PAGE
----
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Who’s On Top?

This school year I have more time to myself so I plan on catching up on things I ended up neglecting last school year because my schedule was crazy.  One thing is reading.

The next three books I’m going to read (order yet to be determined) are:

Push by Sapphire

The Wind Done Gone by Alice Randall

Real Murders by Charlaine Harris

That’s what’s on top of my To Be Read pile.  What’s on top of your pile?


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To Agent or Not To Agent…That is the Question

Apologies for missing my post time last week. My computer crashed Tuesday night, so blogging on Wednesday morning wasn’t an option. I now have a brand new hard drive, and thanks to an excellent external back-up, I’m back in business!

I was interviewed over the weekend in preparation for an upcoming speaking engagement and thought we might discuss one of the questions.

The Question:

Do you need an agent to get started [in publishing], and if not, at what point do you think one is most useful?

My answer (modified somewhat since I haven’t reproduced the entire interview here):

It depends on your path. You don’t need an agent to sell short fiction or for e-publishing, which is a totally different business model from traditional publishing. If you’re writing novels and your heart is set on one of the big NY publishing houses, then you need an agent.

The best time to find an agent is when you have a novel that’s polished and ready for submission. Here’s the sticky point: you may not recognize when that criteria has been met.

I wrote my first novel without benefit of craft knowledge. My husband read it. My best friend read it. My daughter read it. They were all so proud that I’d written this massive story they couldn’t see straight. They certainly couldn’t give me knowledgeable critique.

Based on their benediction and my own glow of pride, I queried numerous agents. Looking back, I am totally unsurprised that I received only form letter rejections, but at the time I was frustrated beyond belief.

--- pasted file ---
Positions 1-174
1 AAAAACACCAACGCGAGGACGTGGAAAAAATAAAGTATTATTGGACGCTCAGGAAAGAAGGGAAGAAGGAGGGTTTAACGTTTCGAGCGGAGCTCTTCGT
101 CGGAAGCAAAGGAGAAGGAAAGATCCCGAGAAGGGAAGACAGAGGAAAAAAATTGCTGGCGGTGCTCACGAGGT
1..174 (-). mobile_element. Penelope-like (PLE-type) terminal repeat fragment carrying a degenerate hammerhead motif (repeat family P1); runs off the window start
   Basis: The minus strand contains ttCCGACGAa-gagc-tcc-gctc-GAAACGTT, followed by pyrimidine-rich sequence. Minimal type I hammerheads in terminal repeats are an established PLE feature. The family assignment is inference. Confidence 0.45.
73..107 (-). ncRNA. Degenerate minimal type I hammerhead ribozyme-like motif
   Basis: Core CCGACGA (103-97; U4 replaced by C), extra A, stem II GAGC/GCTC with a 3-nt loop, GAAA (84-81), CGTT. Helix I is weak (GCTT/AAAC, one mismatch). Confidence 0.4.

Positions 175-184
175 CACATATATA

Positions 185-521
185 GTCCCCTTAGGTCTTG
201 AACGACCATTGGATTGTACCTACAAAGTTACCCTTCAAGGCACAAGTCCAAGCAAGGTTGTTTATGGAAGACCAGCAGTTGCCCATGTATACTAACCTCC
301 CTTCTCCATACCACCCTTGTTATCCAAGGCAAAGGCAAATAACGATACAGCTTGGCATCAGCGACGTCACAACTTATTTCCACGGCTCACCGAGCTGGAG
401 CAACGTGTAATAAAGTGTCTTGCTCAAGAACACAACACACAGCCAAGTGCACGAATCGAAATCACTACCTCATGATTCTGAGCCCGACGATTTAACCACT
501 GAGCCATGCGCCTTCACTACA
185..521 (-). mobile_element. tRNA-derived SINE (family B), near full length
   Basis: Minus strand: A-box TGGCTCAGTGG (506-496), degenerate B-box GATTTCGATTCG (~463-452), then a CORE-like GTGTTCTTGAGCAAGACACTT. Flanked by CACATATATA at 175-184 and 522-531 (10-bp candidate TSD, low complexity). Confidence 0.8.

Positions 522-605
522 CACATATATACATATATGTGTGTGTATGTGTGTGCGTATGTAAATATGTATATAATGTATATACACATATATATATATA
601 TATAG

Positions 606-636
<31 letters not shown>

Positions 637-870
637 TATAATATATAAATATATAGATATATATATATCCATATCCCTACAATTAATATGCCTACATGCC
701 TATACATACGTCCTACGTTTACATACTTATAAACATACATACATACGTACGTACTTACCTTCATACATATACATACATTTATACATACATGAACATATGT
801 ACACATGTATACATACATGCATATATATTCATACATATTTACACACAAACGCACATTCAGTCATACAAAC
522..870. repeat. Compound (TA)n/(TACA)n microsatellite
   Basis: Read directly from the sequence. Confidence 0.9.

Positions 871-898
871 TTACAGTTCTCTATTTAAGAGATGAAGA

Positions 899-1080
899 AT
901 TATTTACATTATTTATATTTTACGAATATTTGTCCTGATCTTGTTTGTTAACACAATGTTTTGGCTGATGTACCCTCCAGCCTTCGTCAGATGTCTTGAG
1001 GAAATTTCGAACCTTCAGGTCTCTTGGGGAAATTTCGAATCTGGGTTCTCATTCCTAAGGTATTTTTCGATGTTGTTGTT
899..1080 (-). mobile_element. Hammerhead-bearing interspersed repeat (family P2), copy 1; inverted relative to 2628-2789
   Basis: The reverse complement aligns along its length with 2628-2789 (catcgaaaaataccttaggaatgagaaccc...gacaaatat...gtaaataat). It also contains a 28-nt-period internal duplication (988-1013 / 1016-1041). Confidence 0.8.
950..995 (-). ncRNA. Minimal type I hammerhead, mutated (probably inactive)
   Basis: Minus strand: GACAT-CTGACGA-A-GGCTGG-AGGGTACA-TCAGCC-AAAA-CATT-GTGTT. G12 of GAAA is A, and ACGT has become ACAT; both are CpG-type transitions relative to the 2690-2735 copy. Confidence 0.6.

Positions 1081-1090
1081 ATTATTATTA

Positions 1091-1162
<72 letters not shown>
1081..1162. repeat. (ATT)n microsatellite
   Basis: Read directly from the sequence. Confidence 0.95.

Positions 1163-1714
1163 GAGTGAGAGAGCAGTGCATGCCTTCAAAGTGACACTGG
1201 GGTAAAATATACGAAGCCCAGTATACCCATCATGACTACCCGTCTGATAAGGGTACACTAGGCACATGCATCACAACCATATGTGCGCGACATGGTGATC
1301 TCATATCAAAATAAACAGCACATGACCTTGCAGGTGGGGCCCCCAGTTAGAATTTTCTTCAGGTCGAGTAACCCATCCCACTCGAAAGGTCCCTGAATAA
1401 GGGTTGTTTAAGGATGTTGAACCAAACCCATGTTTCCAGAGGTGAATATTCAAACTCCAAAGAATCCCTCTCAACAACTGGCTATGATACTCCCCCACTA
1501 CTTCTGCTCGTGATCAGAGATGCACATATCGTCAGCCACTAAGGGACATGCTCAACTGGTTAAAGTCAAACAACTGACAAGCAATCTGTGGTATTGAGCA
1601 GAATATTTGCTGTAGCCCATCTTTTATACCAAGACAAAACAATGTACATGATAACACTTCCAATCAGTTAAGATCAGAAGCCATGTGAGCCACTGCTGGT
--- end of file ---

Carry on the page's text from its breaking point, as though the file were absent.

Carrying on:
But you know what? That frustration proved to be the catalyst that turned me into a real, honest-to-God writer. I had two choices: throw up my hands and wail, “It’s not fair! No one will give me chance!” or suck it up and figure out what I’d done wrong. I chose the second option. I found OWC [Oregon Writers Colony and began taking classes]. I accepted the invitation to Wordos [a Eugene, Oregon critique group]. I drove to and from Eugene [two hours each way] every Tuesday night for eighteen months. I accepted contracts with a brand new nobody-has-ever-heard-of-them e-pub. I listened to every comment my editor made and absorbed as much as I possibly could. And…I wrote.

When I finished my first contemporary young adult novel, I decided it was time to try for an agent again. I sent my novel out to beta readers. Not my husband, best friend, and daughter. Oh, they read it and loved it, but the readers who helped me decide if it was ready were writers with NY contracts and unpublished writers who understood plot and characterization.

When my query letter and synopsis had undergone a similar vetting, I began my agent quest, and this time I received personalized rejections. But I also received requests for partials and fulls, and one fine day…an offer of representation.


So what about you? Do you agree with my assessment of the agent question? I’d love to hear your thoughts.